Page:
Monday, May 08, 2006

A Letter To Dave 2

Dave; I’ve been looking into this entire cancellation thing regarding Enterprise and frankly old boy, this situation is about as ugly as it possibly could be. At first glance it appeared to be just another example of the usual anti-science-fiction bias in the television industry. While I was doing my usual research on the Internet I came across some info that indicates that the prime authorisation for the cancellation originated in the highest levels of the corridors of power in the United States. Of course I’m not speaking of the White House (that’s laughable) but of the true power in the United States; the cigarette lobby.

It’s a well-known "episode" (so to speak) in Star Trek lore, which is worth repeating here. During the second season of the Original Series Desilu Studios was approached by representatives of the Big Seven in the cigarette industry who wanted to be advertised on the show. Their idea was to have Mister Spock smoking “space cigarettes” (this is a true fact and was documented in the first book ever written about Star Trek called The Making Of Star Trek by Stephen Whitfield). Gene Roddenberry said ‘no way’ and the stage was set. The initial reaction from the butt-boys was slack-jawed rage. Nobody ever refused them, as a quick look at 1960’s television will show since back then everybody on television smoked, even the kids! The butt-boys first thought was to immediately cancel Star Trek, but the ratings (such as they were calculated back then) were too good and so Desilu refused to play ball (Desilu was owned by Lucille Ball and nobody told that chick what to do).

However nobody has ever accused the cigarette industry of having morals or anything so they figured some way to fake the ratings and due to the NBC television networks total inability to understand what they had hold of, a year later Star Trek was cancelled. The cigarette industry, which collectively has the memory of an elephant and the personal hygiene of a diarrhoeic gorilla, rejoiced. What they saw as an essentially anti-smoking show was out of the way and they could now turn their attention to other things like hooking an entire new generation on their carcinogenic product (enter Joe Camel.)

In one way this was a good thing for Trekies everywhere because it meant that the butt-boys attention was taken off the ever-growing popularity of Star Trek which lead (eventually) to the Star Trek movies, then Next Generation, DS9, Voyager and even more movies, and in all that filmed action there was not even one scene of some poor Starfleet guy sitting down for a relaxing smoke after a tough day fighting Klingons or Romulans or something. Actually, there were a couple of notable exceptions: in Star Trek II: The Wrath Of Khan (1982) there is a ‘No Smoking’ sign on the bridge of the Enterprise. In the Next Generation episode Deja Q (Production No. 161, Feb. 5, 1990) Picard and Riker each have cigars in their mouths at the end of the show. There was also a lot of smoking in the DS9 episode Little Green Men (Production No. 480, Nov. 13, 1995) but that episode took place in Earth’s past when everybody smoked, so it doesn’t count (there are a few time travel episodes that also fit into this description). At any rate, the cigarette companies, when they finally caught on, were not pleased. Not pleased at all.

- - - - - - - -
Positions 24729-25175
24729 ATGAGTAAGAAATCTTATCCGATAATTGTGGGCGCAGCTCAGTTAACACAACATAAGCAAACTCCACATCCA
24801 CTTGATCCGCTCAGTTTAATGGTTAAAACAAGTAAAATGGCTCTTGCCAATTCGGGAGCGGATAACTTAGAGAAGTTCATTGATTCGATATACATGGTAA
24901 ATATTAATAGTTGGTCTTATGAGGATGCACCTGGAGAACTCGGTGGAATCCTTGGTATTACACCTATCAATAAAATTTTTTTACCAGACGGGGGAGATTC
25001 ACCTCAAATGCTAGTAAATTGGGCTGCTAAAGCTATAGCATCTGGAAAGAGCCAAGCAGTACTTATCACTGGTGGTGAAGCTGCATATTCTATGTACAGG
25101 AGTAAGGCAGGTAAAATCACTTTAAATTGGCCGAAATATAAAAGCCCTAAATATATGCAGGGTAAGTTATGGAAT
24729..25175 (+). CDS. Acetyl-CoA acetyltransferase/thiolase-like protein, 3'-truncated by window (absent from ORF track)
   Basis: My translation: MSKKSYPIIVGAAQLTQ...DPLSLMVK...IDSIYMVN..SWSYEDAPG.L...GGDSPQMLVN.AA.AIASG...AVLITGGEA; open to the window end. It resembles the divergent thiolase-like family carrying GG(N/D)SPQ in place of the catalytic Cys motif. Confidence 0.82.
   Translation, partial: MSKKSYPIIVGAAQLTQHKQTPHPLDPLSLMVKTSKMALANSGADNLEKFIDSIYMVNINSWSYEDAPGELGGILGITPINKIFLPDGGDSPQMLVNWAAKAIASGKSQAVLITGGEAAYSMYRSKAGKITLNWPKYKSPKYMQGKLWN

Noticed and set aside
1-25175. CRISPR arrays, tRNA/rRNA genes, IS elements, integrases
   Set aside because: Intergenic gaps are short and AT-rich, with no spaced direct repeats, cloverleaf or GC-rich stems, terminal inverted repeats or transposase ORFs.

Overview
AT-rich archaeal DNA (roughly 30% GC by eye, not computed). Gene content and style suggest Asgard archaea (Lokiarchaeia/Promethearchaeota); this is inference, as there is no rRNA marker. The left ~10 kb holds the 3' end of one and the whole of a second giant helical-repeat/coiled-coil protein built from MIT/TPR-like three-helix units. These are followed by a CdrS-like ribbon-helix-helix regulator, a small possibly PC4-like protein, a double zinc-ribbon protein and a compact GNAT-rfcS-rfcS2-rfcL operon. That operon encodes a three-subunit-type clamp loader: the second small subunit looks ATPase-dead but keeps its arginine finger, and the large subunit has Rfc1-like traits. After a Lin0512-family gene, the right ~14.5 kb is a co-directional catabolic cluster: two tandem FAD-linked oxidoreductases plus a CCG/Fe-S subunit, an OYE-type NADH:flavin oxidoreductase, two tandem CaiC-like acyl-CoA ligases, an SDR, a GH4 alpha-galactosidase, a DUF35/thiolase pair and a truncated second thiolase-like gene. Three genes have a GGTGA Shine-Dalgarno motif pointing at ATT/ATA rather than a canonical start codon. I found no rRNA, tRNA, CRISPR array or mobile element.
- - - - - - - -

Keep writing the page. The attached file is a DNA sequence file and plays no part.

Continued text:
Then a brand new edition of Star Trek came out called Enterprise and that was the straw that broke that camel’s back (so to speak)(Camels being a brand of cigarette)(get it?) It was time to grab the bull by the unit and this bulls name was Enterprise. Thus began a campaign of threat and intimidation that would have done many Christian Fundamentalist organisations or even the NRA proud. In fact this campaign would have been immediately successful had it been aimed at some poor TV news anchor, or perhaps at some “reality TV” host, but as it was it merely looked silly. Imagine trying to intimidate crack members of Starfleet such at the members of the crew of the NX-01 Enterprise. Not friggin’ likely. For four long years threats bounced off the crew like new ideas off the Taliban until it became obvious to even a bunch of world class maroons such as cigarette company executives tend to be that these tactics weren’t getting them anywhere. Time to shift target.

Sights were set on the bulging behind of the President, CEO and big poop of the TV network that owned Enterprise, UPN. This was the five time winner of the ‘Biggest Dope In The Universe’ contest, one Mister Danforth Quayle, a chicken-hawk with the mental agility of a flattened dust bunny and the proud whipping-boy of a rich wife. The butt company threat-masters pointed out to Danforth that his network would pull in lots of more dollarses if they came up with another reality TV show or two (one based on the movie ‘Supersize Me’ is expected to do quite well) and got rid of that Star Trek thing. Danforth “thought” about it and decided in his own muddled way that your average United Station doesn’t want television that might challenge he or she to think. Rather they want to watch a show about people eating too much fast food then puffing up like mushrooms and popping like frogs under a Toyota. To be honest, for all I know he might be right. I’ve been wrong about this stuff before.

Like I said buddy, it’s an ugly situation and the only slight bit of brightness I can see at the end of this tunnel is that Enterprise will at least be available on DVD and that’s where we stand now.

Anyway… Humouroceros

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